Brandes believes lawmakers should wait a year or two and before trying to regulate the startup.

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To CRC or Not to CRC?

March 21st, 2019 by Jake Stofan

Many Florida voters were upset when they saw bundled constitutional amendments on the ballot this past November.

Lawmakers are pushing two separate initiatives that would prevent bundling in the future.

Do you want to ban vaping in the work place?

How about banning oil drilling?

Last November if you wanted one, you had to accept the other as well.

Senator Rob Bradley says voters took offense.

“That’s the one complaint I heard more than any,” said Bradley.

There were five bundled amendments on the ballot in 2018, all put there by the Constitution Revision Commission.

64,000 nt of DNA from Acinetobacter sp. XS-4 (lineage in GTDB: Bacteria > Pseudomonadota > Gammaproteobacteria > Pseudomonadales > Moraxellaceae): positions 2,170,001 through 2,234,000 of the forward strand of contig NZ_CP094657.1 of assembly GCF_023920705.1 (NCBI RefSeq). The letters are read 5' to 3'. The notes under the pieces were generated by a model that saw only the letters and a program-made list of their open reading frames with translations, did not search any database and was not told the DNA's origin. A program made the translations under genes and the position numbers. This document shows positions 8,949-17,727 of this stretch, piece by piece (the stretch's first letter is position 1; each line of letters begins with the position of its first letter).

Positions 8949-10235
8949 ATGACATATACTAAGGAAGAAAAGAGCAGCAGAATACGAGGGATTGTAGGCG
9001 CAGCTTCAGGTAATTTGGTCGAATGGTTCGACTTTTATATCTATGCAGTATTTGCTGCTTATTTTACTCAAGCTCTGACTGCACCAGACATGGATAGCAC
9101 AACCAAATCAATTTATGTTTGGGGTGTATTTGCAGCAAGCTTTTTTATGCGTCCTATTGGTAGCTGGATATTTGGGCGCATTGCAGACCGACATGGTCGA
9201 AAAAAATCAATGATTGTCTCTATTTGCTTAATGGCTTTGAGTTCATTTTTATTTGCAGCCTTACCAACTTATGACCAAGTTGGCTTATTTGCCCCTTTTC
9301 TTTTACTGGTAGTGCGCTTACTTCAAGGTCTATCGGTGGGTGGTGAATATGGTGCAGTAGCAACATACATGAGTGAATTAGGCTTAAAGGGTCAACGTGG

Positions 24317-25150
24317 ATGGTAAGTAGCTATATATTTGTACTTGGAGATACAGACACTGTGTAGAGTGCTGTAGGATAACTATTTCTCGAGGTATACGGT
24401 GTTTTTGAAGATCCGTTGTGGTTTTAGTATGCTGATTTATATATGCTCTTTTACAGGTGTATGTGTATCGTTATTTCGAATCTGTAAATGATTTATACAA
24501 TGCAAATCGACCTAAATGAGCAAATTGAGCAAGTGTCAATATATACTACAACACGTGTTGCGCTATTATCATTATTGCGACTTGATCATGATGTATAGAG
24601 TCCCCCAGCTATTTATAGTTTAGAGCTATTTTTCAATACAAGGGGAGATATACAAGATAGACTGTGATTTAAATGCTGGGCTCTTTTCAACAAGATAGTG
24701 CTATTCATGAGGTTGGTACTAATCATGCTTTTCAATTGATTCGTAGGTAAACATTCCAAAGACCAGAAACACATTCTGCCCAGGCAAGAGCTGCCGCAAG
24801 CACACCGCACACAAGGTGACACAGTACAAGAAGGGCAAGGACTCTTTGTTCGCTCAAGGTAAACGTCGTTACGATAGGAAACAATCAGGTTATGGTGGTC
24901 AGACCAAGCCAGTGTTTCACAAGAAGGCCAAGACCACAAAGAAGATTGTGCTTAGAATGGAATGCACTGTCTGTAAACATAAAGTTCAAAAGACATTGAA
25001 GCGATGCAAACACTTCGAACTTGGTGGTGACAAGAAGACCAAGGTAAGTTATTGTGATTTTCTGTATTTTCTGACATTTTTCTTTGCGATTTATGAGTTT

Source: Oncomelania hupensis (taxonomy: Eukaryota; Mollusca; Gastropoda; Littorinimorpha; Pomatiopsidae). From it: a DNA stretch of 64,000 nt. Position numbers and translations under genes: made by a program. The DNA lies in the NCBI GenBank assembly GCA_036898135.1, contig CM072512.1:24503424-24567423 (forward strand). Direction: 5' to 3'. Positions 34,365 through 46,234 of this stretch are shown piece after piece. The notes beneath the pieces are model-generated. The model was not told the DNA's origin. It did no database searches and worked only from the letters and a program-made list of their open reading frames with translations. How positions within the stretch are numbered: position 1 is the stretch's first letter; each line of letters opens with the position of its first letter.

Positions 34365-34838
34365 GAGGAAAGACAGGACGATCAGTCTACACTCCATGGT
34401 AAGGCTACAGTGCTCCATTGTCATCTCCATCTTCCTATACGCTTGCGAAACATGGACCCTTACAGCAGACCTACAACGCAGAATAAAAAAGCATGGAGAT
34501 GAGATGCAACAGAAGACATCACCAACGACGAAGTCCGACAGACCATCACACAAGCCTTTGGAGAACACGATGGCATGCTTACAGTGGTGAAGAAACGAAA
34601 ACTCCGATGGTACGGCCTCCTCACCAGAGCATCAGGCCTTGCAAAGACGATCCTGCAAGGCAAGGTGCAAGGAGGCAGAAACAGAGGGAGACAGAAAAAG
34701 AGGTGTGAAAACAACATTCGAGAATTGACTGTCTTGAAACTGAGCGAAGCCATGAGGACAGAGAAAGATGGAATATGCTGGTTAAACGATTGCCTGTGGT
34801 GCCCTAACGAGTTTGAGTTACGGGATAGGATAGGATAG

It’s the only body not limited to a single subject rule, but Senator Bradley is sponsoring legislation poised for a floor vote in the Senate would change that.

“This bill ends bundling,” said Bradley.

Legislation in the House goes even further.

It would put the option of abolishing the CRC before voters.

Sponsor Rep. Brad Drake says the last CRC abused its power and acted as a quasi-Legislature.

“Their sole purpose was to be a proxy vote by those who appointed them. That’s where I say, okay we’ve gone too far,” said Drake.

Lawmakers in support of abolishing the CRC altogether say they’d be in support of both proposals being put on the ballot, and letting voters decide which path to take.

But Senator Bradley believes the CRC does still serve a purpose.

“People generally are comfortable with the idea that there is a citizen’s body that can meet every 20 years to take a look at our constitution,” said Bradley.